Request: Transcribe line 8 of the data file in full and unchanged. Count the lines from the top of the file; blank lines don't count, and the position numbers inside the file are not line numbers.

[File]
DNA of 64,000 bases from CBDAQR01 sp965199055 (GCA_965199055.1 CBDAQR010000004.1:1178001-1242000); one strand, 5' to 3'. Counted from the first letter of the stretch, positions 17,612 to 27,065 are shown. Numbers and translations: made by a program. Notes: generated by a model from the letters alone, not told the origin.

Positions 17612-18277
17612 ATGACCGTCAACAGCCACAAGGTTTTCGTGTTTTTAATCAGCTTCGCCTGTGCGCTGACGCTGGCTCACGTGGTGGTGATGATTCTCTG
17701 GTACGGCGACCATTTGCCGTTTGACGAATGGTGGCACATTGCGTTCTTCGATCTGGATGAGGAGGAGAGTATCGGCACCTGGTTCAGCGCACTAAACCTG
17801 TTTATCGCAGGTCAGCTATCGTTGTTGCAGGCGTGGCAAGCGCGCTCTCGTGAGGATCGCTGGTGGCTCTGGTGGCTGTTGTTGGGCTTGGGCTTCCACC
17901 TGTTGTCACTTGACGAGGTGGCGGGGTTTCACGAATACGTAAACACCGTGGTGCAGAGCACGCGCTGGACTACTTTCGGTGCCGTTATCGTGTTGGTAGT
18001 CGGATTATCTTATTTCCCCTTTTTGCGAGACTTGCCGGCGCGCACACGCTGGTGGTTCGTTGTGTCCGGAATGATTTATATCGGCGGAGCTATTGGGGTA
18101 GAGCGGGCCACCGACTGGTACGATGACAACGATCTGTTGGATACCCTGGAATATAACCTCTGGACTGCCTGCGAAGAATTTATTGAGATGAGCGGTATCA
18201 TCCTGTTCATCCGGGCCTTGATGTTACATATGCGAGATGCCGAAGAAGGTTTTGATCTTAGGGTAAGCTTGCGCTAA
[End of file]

18101 GAGCGGGCCACCGACTGGTACGATGACAACGATCTGTTGGATACCCTGGAATATAACCTCTGGACTGCCTGCGAAGAATTTATTGAGATGAGCGGTATCA